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ARMM to keep track of absentee mayors in troubled towns

The move is meant to make sure local government officials will always be available to address their constitutuents' needs. File photo
COTABATO CITY, Philippines — The Autonomous Region in Muslim Mindanao will keep tabs on absentee mayors whose towns are plagued by bandits and Islamist terrorists starting next week.
 
The move is in compliance with a directive from Defense Secretary Delfin Lorenzana, martial law administrator, for ARMM Gov. Mujiv Hataman and governors of provinces outside the autonomous region to monitor their mayors' participation in counterterrorism campaigns.
 
The ARMM’s Bureau of Public Information released copies of the directive, issued on January 8, to media on Thursday.
 
Hataman, chairman of the regional peace and order council, said Friday that provincial personnel of different ARMM agencies will check on the “obligatory presence” of local officials in their towns and on how they are serving their constituents.
 
“Obviously, the purpose of the directive of the martial administrator is to ensure that local government units in troubled areas are functioning efficiently. I agree, only good governance can address violent religious extremism. That is something we have been trying to do in the regional government since 2012,” Hataman said.
 
Lorenzana’s directive also asked Hataman to monitor the whereabouts of the ARMM's provincial officials in Maguindanao and Lanao del Sur, Basilan, Sulu and Tawi-Tawi.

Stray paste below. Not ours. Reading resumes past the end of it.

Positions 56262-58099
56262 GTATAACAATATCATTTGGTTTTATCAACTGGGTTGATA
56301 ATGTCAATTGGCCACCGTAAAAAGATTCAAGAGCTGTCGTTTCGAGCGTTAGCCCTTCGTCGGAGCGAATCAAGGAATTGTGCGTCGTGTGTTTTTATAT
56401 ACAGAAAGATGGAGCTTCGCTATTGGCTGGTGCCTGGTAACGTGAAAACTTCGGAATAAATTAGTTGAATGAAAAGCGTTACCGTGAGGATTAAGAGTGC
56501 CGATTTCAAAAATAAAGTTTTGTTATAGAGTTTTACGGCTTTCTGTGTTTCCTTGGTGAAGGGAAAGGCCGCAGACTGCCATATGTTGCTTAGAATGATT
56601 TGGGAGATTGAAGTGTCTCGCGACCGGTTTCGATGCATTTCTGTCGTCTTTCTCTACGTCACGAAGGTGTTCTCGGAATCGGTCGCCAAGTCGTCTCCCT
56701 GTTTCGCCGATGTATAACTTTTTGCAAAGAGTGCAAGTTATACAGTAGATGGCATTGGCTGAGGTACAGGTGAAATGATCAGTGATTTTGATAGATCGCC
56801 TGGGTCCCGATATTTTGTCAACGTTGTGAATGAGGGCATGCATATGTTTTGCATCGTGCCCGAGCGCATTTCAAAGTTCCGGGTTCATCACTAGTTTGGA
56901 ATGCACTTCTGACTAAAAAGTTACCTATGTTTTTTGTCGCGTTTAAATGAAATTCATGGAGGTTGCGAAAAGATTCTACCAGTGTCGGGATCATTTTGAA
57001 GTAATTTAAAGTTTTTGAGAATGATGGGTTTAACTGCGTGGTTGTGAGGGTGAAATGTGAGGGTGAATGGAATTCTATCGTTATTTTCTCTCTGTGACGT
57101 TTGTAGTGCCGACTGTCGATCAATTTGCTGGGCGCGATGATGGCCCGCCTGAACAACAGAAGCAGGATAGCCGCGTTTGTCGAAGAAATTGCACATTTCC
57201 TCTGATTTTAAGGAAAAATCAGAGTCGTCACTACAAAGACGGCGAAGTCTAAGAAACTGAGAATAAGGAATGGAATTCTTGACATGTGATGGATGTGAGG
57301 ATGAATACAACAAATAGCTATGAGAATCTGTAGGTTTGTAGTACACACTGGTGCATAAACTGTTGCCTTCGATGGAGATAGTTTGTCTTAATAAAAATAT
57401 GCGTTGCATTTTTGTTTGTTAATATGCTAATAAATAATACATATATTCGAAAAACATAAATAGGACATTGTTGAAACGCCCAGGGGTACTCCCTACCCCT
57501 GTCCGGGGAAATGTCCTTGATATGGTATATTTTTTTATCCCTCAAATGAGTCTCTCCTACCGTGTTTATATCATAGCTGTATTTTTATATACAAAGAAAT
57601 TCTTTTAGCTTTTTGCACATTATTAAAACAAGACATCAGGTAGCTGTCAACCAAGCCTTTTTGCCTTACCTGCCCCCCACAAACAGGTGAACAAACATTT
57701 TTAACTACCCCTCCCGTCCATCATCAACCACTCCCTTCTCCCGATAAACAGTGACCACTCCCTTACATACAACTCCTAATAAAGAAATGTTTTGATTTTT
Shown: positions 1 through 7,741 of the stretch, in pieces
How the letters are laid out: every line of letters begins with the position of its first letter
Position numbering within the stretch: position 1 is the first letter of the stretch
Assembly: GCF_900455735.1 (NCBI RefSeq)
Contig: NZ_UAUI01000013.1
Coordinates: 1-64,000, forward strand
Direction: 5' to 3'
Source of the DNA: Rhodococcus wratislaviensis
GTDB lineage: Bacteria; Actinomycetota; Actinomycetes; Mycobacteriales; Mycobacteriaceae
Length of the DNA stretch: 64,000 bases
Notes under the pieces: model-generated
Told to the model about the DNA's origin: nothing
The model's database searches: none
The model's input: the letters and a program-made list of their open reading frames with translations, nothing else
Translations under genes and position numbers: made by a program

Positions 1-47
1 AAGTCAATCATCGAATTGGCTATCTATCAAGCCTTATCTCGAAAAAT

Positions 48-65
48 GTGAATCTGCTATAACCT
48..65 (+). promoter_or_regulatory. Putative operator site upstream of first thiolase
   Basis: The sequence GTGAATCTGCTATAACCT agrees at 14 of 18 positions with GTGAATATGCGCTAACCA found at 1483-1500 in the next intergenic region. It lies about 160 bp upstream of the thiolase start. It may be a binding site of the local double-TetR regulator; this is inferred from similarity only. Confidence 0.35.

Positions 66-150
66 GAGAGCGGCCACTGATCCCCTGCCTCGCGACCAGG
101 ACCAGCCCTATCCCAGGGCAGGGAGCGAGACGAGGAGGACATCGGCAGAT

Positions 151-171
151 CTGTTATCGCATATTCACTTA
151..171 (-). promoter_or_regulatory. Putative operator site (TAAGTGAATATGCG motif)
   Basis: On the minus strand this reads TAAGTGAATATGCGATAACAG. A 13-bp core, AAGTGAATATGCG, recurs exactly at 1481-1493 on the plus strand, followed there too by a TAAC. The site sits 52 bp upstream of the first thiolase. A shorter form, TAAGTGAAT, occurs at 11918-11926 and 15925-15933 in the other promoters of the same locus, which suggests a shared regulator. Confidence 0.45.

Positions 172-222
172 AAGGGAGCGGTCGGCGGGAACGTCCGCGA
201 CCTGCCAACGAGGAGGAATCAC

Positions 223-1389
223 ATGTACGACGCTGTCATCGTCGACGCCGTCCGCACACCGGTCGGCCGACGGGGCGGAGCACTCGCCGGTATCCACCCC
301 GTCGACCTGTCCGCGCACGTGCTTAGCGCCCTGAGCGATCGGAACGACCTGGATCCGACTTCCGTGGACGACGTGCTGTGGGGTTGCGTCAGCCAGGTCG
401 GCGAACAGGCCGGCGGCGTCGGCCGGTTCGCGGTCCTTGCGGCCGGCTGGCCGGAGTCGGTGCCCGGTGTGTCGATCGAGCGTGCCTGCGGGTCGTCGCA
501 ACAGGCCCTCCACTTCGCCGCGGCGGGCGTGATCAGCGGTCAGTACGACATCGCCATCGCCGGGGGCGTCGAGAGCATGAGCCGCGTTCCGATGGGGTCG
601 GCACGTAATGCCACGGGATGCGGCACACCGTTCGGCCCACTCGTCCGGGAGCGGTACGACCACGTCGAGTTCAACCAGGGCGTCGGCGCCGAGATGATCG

The autonomous region also covers the cities of Lamitan and Marawi, the administrative and political capitals of Basilan and Lanao del Sur, respectively.

Mayors must be present to provide basic services, address security issues

Lorenzana's directive implied the need to stop absenteeism among local officials so they can efficiently address peace and security issues that are rooted in poor governance.
 
Some mayors in Lanao del Sur have been criticized for failing to prevent the expansion of the Maute terror group, which started only as a fledgling Islamic State-inspired terror cell in Butig town.
 
The founders of the Maute group, Omar and Abdullah Maute, and all of their five brothers were killed during the five-month siege of Marawi City.
 
The conflict, which left more than a hundred soldiers and terrorists dead, left Marawi City in ruins and displaced more than 300,000 residents.
 
Sources said only a few from among the 39 mayors in Lanao del Sur showed overt support for efforts by Gov. Soraya Alonto-Adiong and Marawi City Mayor Majul Gandamra to maintain order during the five-month conflict for fear of repercussions.
 
"Many of them helped but very discreetly, afraid of getting the ire of the Maute group. That is not how mayors ought to be. Our governor and Mayor Gandamra were there all those days despite the risks," a source said.

Absenteeism in Sulu

Many mayors in Sulu, known as the most dangerous and politically-troubled province in the autonomous region, are also being bashed for habitual absence from office.
 
Police and military officials said many mayors in Sulu live in Zamboanga City and manage their towns from their houses there.
 
Maguindanao Gov. Esmael Mangudadatu said Friday he wants local officials in towns where centuries-old settlements of non-Moro ethnic Tedurays are being harassed by the Bangsamoro Islamic Freedom Fighters since last month also monitored.
 
The BIFF uses the black Islamic State flag.
 
“These LGUs must be monitored. Local officials have a sworn duty to do their best in maintaining law and order in their turfs based on powers vested upon them by the Local Government Code,” Mangudadatu said.
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